“seldom-discussed legal strategy [which] conditions and protects the US military in ‘offensive’ mode, [and which] operates at the national and transnational scale, and involves the careful legal designation and protection of US military personnel in forward deployed areas” (p. 280)
The difference, of course, is that Morrisey was concerned with operations bases, troops and boots on the ground. The forward juridical warfare I am about to outline takes such laws and extends them vertically: it enables the deployment of drones in the air and intelligence on the ground and thus links the vertical with the horizontal (for further elaboration of which see Eyal Weizman’s compelling ‘politics of verticality‘ at Open Democracy)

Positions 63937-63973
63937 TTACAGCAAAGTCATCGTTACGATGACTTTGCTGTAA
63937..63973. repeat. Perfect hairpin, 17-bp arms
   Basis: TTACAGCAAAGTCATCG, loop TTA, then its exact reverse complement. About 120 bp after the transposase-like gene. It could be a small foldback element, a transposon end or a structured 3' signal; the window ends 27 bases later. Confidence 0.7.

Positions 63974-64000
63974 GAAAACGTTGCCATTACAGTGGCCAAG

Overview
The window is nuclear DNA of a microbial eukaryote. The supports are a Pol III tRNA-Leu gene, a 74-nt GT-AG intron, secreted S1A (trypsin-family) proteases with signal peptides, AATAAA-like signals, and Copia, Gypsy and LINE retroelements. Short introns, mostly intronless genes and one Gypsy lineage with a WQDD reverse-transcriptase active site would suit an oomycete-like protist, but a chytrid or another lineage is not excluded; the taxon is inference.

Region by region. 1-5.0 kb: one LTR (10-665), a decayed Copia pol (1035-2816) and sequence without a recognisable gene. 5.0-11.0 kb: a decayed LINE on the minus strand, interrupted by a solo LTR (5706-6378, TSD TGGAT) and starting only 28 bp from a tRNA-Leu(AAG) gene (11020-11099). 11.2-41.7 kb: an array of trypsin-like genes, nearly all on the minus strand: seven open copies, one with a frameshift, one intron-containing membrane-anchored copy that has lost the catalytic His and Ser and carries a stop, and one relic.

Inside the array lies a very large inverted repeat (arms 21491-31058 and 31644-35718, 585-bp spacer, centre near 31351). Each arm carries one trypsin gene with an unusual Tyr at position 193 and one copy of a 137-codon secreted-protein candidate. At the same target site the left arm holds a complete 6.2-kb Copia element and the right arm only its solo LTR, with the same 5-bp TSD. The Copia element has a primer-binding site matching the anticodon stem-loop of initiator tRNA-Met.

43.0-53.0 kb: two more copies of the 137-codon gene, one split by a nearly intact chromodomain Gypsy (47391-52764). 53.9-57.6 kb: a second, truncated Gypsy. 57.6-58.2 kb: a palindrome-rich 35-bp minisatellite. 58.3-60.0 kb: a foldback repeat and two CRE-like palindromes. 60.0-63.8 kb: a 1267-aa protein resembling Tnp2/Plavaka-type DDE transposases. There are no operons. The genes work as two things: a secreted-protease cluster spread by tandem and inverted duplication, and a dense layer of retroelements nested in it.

The unwriting of the geographic line which becomes officially visible (or invisible?) with the memo this week is the work of many clever hands: the legal scholars and the lawyers discovered geography. For a decade legal scholars and lawyers have been debating whether there is, as Kenneth Anderson puts it, a ‘legal geography of war’ (paper at SSRN here). Anderson frames his discovery of geography around a series of tantalizing questions:
“Where does the targeting take place and does that matter? Is there built into the concept of war some notion that there is a geography that attaches to it, and that an armed conflict is limited to theatres of conflict , zones of conflict, battlefields, or alternatively does it range and follow where the participants go. So in other words the question [is] whether you think the legal geography is relevant.”